Wednesday, February 21, 2018

Music Review:
Francisco Meirino & Bruno Duplant
"Dedans / Dehors"
(Moving Furniture Records)

For some reason, I've really been into duos lately.   Granted, you could look at an artist such as I Hate You Just Kidding and not realize based on their name that they are a duo, but I've really been listening to a lot of collaborative works which tend to be Artist 1 & Artist 2 in the way that they are written.    I'm not sure whether this is a good or a bad thing, but if you read all the reviews I think we can agree it is a good thing.

This album begins with the track "Dedans".   It has a field recording sound to it, where it appears to be people talking (and I always imagine situations like this as being in a coffee shop for some reason), they're laughing and on top of that is the ding of what could be a cash register but I assume is a triangle.   There is this brief sound like snoring and then these little squeals come in before it gets a little shakey.   The door creaks and the music begins to start beeping.   It grows rather intense before coming to a complete stop and the track is not even over yet.

Dings return as do the talking in the background.   There are some sharp/harsh static parts coming through as well.   It gets into these dark swirls with an ohm feel before it really feels like we're beginning to dredge through something.  It's a cross between sifting through sand and trying to escape quicksand.   I also enjoy how the sounds made by the artists themselves seem to overlap what I can only assume is the soundtrack of that previously mentioned coffee shop.   Though, it is entirely possible they are creating these sounds in front of people talking, in a live setting, but I find that line of thinking much more depressing.

Between the two song titles that are the album title comes a song called "Interstice".   It begins with applause and then there are footsteps.   Whispering and running water leads us back to the dings of the triangle.   It gets quiet and then sounds as if water is running from a faucet, much different than the earlier sounds of water.   Bell tones and bug zappers, spoken words and squeals which make me think of broken electronics: the way a television or radio might stop working for example and create a similar sound.

"Dehors" begins with this sort of haunted synth that you would expect to hear in some old monster movie.   It has elements of video games to it as well.   Laser shots are fired.   People begin talking again as there is this certain screen that could be a bird.   The people begin laughing and it sounds as if glasses are being tapped together.   So it is back to that sort of coffee shop feel but with some kind of baby bird (dinosaur?) making sounds as well.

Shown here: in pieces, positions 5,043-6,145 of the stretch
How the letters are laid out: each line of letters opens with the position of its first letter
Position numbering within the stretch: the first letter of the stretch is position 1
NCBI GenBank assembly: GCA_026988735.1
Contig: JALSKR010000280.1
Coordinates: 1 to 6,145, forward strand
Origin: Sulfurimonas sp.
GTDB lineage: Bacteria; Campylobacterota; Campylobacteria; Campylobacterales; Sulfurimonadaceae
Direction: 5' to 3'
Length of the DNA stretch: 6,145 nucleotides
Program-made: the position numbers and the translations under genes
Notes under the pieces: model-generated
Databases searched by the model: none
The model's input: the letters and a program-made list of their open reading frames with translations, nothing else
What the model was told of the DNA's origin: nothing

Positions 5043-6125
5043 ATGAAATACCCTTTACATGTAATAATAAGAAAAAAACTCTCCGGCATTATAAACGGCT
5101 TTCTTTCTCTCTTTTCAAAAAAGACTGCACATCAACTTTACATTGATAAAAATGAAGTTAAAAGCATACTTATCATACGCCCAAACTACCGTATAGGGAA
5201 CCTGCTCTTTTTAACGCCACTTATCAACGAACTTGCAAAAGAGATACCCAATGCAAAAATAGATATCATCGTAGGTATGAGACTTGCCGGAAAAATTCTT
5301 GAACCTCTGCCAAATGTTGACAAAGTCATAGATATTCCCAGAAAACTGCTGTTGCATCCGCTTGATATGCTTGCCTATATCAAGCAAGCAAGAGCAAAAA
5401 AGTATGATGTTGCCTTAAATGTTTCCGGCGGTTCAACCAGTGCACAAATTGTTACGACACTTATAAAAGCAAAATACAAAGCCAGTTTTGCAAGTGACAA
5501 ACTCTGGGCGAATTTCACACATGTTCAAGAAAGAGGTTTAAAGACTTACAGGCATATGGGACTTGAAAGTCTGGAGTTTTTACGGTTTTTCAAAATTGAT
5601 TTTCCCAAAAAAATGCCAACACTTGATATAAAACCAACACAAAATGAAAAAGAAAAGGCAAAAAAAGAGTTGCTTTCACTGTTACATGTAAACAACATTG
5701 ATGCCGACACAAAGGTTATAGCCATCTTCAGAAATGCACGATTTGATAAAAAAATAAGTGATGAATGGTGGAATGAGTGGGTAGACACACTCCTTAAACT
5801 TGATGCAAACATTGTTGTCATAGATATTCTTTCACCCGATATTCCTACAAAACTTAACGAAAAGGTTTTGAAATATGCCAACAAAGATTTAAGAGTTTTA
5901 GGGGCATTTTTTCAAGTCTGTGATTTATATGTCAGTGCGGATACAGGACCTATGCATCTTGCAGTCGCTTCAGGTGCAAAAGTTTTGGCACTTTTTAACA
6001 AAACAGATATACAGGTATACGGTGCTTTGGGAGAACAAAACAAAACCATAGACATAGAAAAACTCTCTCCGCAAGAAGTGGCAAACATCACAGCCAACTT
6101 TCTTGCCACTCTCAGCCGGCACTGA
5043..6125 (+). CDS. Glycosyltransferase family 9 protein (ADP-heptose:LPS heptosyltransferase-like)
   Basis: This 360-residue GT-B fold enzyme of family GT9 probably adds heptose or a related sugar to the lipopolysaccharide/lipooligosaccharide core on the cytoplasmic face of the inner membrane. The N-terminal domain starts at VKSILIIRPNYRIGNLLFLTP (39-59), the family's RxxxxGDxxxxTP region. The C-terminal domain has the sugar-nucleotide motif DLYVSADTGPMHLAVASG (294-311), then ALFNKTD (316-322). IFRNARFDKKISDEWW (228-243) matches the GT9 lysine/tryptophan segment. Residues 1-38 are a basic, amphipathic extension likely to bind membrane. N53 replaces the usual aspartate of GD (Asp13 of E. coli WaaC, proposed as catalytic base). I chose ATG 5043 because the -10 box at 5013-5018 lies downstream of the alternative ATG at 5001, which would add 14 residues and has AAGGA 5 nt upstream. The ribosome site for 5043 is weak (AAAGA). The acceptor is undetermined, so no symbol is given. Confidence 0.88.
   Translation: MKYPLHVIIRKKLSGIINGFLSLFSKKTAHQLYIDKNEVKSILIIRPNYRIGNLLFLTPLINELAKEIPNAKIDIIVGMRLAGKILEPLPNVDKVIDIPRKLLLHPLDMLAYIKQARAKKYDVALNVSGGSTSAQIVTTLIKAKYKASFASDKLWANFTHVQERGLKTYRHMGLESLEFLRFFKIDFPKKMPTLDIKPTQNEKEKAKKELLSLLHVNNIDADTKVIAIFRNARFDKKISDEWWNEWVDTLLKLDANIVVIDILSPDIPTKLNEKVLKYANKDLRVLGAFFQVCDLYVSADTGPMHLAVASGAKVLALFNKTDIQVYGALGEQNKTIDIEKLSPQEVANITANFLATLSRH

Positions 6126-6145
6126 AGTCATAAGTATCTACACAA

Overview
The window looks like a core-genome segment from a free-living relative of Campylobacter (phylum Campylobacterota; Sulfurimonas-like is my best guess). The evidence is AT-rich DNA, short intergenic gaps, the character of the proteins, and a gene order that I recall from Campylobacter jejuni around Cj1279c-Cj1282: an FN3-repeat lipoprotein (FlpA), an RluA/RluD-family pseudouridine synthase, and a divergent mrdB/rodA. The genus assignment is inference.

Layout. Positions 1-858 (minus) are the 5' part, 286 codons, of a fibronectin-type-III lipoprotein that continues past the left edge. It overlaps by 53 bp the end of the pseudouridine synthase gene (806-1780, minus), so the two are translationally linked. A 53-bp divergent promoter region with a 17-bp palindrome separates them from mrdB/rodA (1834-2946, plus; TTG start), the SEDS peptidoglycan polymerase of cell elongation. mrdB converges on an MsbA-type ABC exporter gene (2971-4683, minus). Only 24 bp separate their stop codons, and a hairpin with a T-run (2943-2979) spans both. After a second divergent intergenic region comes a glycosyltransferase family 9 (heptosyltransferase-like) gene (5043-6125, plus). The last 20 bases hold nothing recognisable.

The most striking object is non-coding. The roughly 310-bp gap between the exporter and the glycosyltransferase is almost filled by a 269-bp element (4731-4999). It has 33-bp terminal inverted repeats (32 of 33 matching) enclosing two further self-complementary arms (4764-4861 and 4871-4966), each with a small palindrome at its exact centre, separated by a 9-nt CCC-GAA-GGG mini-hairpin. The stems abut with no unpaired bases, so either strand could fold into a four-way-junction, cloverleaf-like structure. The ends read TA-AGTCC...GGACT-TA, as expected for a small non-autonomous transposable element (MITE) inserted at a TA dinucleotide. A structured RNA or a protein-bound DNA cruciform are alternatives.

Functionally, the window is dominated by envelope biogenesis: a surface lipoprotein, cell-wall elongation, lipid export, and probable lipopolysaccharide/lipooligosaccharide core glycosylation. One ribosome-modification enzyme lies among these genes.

Slow dings are out next with what sounds like a car door being closed.    There is this quieter winding, like an old fashioned watch, and then people can briefly be heard talking but it goes through a spell of minimal sound now.    It begins ringing through in waves which sound like a car horn before it becomes almost completely quiet.   A banging and singing can be heard in the distance.    Dark pianos now bring out what sound like lawn sprinklers.   I'm still not sure what this might be other than a candid soundtrack to a neighborhood in the suburbs. 

Within the talking, scuffling, dinosaur/bird chirping and even coughing there is this background pitch that is rather high and feel like could become a cause of tinnitus.   There are other sounds in here as well, scraping for example, but this one high frequency just seems to take over everything else.    Did you ever notice how when you listen to a sound such as this, when it is high pitched, once it stops it leaves this strange sensation in your ears?   I've always found that fascinating for some reason: the sound itself being one thing, but the after affects of it being another additional aspect.

Droid type beeps and whirrs come out with what could be the gentle pluck of some string and that background talking grows louder like at an airport.   A ringing such as a timer one would use for cooking comes in next and destroys all of the other aspects of this piece.   A soft piano plays in the background of it.    You can feel that this is the curtain call as soon as you hear it and this has been an interesting look into both the human mind and society as a whole.

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